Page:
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Our group waiting in line to go up the gully.

After that, it’s much of the same hiking along a fairly well-defined rock path to the summit and by the time we reached it, the sky had cleared (mostly) and while the clouds in the distance looked pretty threatening, we got clear 360 degree views for miles and miles, as far as Chief Mountain all the way in Montana, right by the Canada/US border. In fact, looking southeast, you can line up Turtle Mountain, Table Mountain and Chief Mountain in a straight line. I’ve heard that these three peaks, along with Crowsnest, were used as wayfinding landmarks by Indigenous populations.

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The most prominent mountain in this photo is Turtle. Behind it far in the distance, you can see Table Mountain and even farther back, Chief Mountain.

At the summit, you get a spectacular look at the Seven Sisters Mountain to the north and a bit west of that, there’s Mount Ward and the window in Allison Peak. Turning southwest, you can also see Chinook Lake and, farther back, Crowsnest, Emerald and Island Lakes. It’s just sky and mountains for days on end.

After a break, a snack and hanging a Canadian flag on an empty post at the summit (it was Canada Day, after all), we started our descent. The way down went much more quickly than the way up, save for one section: the chain. See, we strategically started the hike at around 7:30 a.m., so we were the first ones on the mountain that day. When we reached the chain, our group went up one by one to avoid rockfall for a person below.

By the time we were coming down, however, there were groups who had started much later than us and were just coming to the chain section to go up as we reached it to descend. So a bit of a traffic jam formed, you might say. We spent at least an hour at the chain as we waited for other groups to climb up, and then for our own group to climb down, again, one by one. And let me tell you, climbing down is a lot more difficult than climbing up!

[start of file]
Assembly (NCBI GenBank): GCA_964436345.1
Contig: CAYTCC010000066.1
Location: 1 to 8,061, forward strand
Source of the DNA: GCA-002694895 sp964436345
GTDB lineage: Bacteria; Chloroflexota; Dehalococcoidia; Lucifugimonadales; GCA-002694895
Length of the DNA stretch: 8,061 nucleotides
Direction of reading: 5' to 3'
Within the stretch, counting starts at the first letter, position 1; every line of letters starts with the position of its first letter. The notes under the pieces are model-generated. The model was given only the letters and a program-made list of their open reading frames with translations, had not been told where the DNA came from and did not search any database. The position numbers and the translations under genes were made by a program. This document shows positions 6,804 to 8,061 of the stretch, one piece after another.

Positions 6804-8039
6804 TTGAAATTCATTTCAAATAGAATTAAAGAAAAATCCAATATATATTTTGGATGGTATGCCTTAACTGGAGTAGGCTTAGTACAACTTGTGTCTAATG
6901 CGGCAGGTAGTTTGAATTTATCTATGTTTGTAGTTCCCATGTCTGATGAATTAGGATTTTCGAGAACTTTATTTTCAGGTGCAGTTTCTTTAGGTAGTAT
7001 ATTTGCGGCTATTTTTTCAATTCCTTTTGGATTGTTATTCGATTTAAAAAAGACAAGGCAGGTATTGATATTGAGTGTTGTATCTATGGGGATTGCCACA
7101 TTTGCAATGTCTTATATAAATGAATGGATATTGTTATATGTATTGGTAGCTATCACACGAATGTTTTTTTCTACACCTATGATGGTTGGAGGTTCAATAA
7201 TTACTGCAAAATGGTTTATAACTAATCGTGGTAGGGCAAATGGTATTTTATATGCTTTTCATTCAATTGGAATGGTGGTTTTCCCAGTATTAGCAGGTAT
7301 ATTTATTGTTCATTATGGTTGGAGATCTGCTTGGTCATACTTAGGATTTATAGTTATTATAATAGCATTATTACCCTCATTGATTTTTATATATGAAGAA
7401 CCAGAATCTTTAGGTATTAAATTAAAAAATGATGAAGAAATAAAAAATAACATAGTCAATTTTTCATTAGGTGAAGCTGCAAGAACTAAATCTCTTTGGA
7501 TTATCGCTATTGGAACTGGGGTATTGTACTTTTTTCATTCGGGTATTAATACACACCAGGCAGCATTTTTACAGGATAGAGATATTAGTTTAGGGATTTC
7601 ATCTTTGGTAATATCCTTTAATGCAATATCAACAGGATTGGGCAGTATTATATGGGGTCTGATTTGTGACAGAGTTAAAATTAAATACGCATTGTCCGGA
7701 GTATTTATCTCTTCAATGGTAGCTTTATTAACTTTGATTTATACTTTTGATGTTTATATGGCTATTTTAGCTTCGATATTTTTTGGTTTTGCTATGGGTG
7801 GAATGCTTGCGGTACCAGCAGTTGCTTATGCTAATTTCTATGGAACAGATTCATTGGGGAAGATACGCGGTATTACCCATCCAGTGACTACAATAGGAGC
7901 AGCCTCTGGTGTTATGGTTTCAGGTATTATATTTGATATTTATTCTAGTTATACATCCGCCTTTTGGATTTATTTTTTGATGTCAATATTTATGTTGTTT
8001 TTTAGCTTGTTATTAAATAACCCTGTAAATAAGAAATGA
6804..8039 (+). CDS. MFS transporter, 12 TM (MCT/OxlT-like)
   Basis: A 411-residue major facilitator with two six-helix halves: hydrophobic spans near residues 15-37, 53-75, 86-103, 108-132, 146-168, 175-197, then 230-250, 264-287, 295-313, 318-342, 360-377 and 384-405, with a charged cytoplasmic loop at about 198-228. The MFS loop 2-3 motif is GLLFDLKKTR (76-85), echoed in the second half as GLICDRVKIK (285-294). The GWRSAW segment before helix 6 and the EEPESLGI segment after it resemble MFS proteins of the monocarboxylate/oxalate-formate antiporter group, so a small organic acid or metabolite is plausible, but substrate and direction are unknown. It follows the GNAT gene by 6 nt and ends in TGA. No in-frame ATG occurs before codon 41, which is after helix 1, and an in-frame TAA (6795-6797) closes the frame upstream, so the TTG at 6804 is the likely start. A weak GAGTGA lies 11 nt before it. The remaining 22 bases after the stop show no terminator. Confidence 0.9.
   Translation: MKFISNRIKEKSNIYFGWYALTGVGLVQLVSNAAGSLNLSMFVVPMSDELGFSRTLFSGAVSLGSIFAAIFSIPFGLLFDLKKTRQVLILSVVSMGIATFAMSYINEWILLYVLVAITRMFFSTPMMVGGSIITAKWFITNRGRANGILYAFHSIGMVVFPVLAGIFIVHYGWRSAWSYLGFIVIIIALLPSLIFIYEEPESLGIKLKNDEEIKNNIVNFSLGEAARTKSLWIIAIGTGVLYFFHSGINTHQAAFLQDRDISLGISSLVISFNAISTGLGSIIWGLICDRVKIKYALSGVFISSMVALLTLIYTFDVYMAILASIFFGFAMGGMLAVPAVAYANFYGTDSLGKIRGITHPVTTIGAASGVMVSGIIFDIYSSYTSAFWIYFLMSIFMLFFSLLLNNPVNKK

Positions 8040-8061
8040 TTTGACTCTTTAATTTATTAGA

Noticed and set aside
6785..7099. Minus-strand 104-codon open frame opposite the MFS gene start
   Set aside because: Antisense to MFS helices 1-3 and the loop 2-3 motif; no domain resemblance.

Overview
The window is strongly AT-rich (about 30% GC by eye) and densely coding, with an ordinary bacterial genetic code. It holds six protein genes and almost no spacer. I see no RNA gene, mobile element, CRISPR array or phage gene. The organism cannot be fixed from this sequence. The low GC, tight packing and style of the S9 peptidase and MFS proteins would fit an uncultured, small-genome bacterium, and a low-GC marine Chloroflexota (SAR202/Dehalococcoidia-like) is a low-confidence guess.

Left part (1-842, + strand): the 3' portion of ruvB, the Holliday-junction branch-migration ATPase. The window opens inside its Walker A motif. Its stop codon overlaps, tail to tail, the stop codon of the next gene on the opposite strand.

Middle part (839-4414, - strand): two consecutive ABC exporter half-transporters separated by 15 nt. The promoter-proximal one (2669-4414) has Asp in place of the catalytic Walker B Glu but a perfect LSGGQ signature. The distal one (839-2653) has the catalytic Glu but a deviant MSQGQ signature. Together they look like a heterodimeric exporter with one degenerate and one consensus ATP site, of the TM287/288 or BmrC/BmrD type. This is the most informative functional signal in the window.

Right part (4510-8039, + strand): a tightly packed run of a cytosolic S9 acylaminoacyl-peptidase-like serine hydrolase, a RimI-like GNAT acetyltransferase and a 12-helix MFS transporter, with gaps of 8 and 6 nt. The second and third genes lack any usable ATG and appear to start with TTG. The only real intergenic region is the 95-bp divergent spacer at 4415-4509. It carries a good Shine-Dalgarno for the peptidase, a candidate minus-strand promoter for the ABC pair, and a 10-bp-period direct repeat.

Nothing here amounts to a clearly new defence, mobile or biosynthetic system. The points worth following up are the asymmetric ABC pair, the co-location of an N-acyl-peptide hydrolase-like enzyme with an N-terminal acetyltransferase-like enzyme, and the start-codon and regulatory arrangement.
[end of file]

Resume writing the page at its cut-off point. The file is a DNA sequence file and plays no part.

Slow and steady, as they say.

We reached our vehicles just as a light rain started to fall and couldn’t help but think, “Perfect timing!” The Crow certainly is a mountain I’d prefer to visit with in good weather only.

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Happy Canada Day, you glorious country!

The black and white of winter

Winter hit Crowsnest Pass with an excited exuberance at being back. November 1 greeted me with an entirely different landscape than the day before: the hum of road plows, a winter storm warning in effect, and snow – lots of it!

Mother Nature dumped about 40 cm of snow on the Pass in the past few days and while Environment Canada predicts temperatures warming up over the next few days, I think the snow is here to stay until spring.

I must admit, I love the changing of seasons, where each one brings something unique and spectacular. In winter, it’s of course the activities – the snowshoeing, sledding, skiing/snowboarding, cross-country skiing, and ahem, digging out your car. But also the comforting, cozy feeling of that first sip of hot mulled wine, the food craving for delicious, hearty stews, or the steady crunch-crunch-crunch of walking on packed snow.

With its subdued hues and colours, only in winter do we come as close as we can to seeing the world in black and white, its grayscale canvas forcing us to perceive light and shadow in a special way.

Winter is not just a season; it’s an experience.

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Crowsnest Pass, Alberta (November 2017)